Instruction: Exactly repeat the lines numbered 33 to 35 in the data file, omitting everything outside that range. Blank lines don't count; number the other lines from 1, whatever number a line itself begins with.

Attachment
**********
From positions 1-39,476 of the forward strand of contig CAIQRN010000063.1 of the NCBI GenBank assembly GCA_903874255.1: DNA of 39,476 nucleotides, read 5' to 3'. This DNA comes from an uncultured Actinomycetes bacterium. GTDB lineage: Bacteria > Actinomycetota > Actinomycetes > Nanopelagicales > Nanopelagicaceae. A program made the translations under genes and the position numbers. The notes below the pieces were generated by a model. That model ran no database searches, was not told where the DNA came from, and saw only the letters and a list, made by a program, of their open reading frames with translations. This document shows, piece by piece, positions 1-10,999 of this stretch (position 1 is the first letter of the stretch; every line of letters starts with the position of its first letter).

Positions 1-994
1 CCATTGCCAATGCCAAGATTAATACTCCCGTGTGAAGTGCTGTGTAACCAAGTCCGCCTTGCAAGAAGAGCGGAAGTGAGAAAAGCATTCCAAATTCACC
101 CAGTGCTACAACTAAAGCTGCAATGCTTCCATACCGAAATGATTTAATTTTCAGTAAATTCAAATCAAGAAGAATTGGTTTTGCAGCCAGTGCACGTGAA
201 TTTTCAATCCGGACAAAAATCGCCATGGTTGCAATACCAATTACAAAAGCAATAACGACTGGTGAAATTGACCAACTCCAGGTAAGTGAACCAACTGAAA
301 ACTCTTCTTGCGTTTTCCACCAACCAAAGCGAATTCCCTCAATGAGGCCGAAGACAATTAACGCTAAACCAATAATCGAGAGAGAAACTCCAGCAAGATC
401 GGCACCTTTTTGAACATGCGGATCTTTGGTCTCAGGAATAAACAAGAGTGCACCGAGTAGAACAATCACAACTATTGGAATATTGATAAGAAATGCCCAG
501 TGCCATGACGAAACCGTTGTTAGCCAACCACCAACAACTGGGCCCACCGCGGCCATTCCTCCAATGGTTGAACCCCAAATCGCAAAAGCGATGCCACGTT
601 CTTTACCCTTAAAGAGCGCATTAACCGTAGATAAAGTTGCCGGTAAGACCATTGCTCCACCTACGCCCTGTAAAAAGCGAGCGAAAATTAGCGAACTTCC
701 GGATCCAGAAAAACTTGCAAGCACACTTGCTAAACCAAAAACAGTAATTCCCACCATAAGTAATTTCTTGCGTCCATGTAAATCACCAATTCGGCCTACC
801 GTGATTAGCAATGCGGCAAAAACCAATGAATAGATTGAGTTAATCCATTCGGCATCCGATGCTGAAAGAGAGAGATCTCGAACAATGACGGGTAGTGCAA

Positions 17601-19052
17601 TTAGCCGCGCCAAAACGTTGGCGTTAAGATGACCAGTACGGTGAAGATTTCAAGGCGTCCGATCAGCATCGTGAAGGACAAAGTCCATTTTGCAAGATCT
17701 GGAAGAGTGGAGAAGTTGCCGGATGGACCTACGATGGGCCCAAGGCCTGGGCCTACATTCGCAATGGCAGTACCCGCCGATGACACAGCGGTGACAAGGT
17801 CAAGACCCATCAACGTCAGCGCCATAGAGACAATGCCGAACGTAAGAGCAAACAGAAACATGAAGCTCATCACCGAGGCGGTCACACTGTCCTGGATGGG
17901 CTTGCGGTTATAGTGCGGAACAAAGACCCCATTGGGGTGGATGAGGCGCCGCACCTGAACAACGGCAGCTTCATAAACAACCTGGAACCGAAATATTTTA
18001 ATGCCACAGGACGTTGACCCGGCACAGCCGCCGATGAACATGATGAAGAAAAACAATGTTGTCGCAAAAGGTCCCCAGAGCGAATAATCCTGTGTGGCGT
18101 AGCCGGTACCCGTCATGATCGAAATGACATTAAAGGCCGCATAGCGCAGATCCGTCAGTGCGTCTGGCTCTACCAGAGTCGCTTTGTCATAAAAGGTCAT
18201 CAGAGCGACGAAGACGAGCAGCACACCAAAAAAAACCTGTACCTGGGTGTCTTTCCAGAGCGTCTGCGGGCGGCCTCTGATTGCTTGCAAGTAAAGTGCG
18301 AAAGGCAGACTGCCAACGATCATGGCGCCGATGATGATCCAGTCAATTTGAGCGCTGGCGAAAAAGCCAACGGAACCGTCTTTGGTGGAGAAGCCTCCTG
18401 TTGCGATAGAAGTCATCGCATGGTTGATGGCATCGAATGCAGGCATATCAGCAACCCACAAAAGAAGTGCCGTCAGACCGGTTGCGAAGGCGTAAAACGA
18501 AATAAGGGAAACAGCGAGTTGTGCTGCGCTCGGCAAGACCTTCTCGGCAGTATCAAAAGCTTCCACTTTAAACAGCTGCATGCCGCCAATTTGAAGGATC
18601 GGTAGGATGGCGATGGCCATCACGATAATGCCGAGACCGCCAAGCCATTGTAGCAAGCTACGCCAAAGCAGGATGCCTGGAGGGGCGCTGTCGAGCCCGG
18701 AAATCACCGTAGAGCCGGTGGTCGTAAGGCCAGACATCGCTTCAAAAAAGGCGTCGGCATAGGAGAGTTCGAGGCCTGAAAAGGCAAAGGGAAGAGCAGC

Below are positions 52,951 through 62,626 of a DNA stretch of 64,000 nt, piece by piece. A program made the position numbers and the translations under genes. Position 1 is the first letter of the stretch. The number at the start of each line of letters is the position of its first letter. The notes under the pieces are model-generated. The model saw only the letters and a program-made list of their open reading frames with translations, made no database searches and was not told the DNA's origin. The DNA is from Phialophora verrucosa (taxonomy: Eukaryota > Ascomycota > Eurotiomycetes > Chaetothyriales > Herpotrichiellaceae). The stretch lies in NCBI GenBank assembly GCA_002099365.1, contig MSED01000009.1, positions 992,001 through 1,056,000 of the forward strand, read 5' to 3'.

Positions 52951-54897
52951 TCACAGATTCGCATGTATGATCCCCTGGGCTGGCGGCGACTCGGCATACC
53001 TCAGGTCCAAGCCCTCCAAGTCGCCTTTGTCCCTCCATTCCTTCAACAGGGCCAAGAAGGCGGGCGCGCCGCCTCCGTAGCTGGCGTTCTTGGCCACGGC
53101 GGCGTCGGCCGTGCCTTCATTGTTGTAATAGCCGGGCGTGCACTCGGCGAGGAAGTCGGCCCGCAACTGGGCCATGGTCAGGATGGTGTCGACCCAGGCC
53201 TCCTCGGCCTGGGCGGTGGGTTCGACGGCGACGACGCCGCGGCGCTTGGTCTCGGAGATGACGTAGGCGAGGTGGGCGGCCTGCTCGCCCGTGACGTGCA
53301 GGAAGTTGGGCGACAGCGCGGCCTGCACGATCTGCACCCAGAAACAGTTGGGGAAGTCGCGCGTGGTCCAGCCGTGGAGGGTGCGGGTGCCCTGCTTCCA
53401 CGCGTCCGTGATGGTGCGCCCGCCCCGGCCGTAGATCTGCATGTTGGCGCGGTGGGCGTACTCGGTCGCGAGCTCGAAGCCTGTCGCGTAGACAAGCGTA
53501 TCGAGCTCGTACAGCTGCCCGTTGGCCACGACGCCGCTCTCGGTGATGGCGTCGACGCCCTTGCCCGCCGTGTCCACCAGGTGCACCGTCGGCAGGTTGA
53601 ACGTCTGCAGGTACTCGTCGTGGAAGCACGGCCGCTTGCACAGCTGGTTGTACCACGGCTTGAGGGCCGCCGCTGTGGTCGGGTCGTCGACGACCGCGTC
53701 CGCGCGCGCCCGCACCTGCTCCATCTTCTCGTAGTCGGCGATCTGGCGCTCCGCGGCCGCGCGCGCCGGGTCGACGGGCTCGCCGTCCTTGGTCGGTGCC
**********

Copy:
53501 TCGAGCTCGTACAGCTGCCCGTTGGCCACGACGCCGCTCTCGGTGATGGCGTCGACGCCCTTGCCCGCCGTGTCCACCAGGTGCACCGTCGGCAGGTTGA
53601 ACGTCTGCAGGTACTCGTCGTGGAAGCACGGCCGCTTGCACAGCTGGTTGTACCACGGCTTGAGGGCCGCCGCTGTGGTCGGGTCGTCGACGACCGCGTC
53701 CGCGCGCGCCCGCACCTGCTCCATCTTCTCGTAGTCGGCGATCTGGCGCTCCGCGGCCGCGCGCGCCGGGTCGACGGGCTCGCCGTCCTTGGTCGGTGCC